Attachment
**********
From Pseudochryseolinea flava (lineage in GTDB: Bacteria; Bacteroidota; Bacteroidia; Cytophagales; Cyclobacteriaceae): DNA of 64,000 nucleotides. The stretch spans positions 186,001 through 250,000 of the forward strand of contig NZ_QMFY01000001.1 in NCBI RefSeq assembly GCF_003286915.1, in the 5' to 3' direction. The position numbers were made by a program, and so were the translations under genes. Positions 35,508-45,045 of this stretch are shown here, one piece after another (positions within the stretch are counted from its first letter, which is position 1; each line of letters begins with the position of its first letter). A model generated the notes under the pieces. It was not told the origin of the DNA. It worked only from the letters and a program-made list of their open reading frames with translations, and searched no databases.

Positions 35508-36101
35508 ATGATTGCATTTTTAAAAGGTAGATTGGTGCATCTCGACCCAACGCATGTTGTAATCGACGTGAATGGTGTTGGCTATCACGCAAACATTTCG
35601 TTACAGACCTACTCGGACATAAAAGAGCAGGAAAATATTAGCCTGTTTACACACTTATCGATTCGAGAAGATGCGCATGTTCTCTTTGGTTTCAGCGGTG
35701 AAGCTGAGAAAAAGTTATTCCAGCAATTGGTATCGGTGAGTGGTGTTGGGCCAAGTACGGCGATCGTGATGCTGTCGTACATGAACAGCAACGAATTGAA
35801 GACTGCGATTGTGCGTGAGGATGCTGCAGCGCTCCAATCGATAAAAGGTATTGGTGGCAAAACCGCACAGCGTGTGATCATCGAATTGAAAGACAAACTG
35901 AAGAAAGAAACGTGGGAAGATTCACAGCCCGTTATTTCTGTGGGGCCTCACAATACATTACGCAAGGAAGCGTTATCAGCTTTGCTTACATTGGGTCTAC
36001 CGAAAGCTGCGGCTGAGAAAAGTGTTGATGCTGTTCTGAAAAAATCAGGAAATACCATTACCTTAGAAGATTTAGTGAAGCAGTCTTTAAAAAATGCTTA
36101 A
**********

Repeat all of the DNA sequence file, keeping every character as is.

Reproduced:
From Pseudochryseolinea flava (lineage in GTDB: Bacteria; Bacteroidota; Bacteroidia; Cytophagales; Cyclobacteriaceae): DNA of 64,000 nucleotides. The stretch spans positions 186,001 through 250,000 of the forward strand of contig NZ_QMFY01000001.1 in NCBI RefSeq assembly GCF_003286915.1, in the 5' to 3' direction. The position numbers were made by a program, and so were the translations under genes. Positions 35,508-45,045 of this stretch are shown here, one piece after another (positions within the stretch are counted from its first letter, which is position 1; each line of letters begins with the position of its first letter). A model generated the notes under the pieces. It was not told the origin of the DNA. It worked only from the letters and a program-made list of their open reading frames with translations, and searched no databases.

Positions 35508-36101
35508 ATGATTGCATTTTTAAAAGGTAGATTGGTGCATCTCGACCCAACGCATGTTGTAATCGACGTGAATGGTGTTGGCTATCACGCAAACATTTCG
35601 TTACAGACCTACTCGGACATAAAAGAGCAGGAAAATATTAGCCTGTTTACACACTTATCGATTCGAGAAGATGCGCATGTTCTCTTTGGTTTCAGCGGTG
35701 AAGCTGAGAAAAAGTTATTCCAGCAATTGGTATCGGTGAGTGGTGTTGGGCCAAGTACGGCGATCGTGATGCTGTCGTACATGAACAGCAACGAATTGAA
35801 GACTGCGATTGTGCGTGAGGATGCTGCAGCGCTCCAATCGATAAAAGGTATTGGTGGCAAAACCGCACAGCGTGTGATCATCGAATTGAAAGACAAACTG
35901 AAGAAAGAAACGTGGGAAGATTCACAGCCCGTTATTTCTGTGGGGCCTCACAATACATTACGCAAGGAAGCGTTATCAGCTTTGCTTACATTGGGTCTAC
36001 CGAAAGCTGCGGCTGAGAAAAGTGTTGATGCTGTTCTGAAAAAATCAGGAAATACCATTACCTTAGAAGATTTAGTGAAGCAGTCTTTAAAAAATGCTTA
36101 A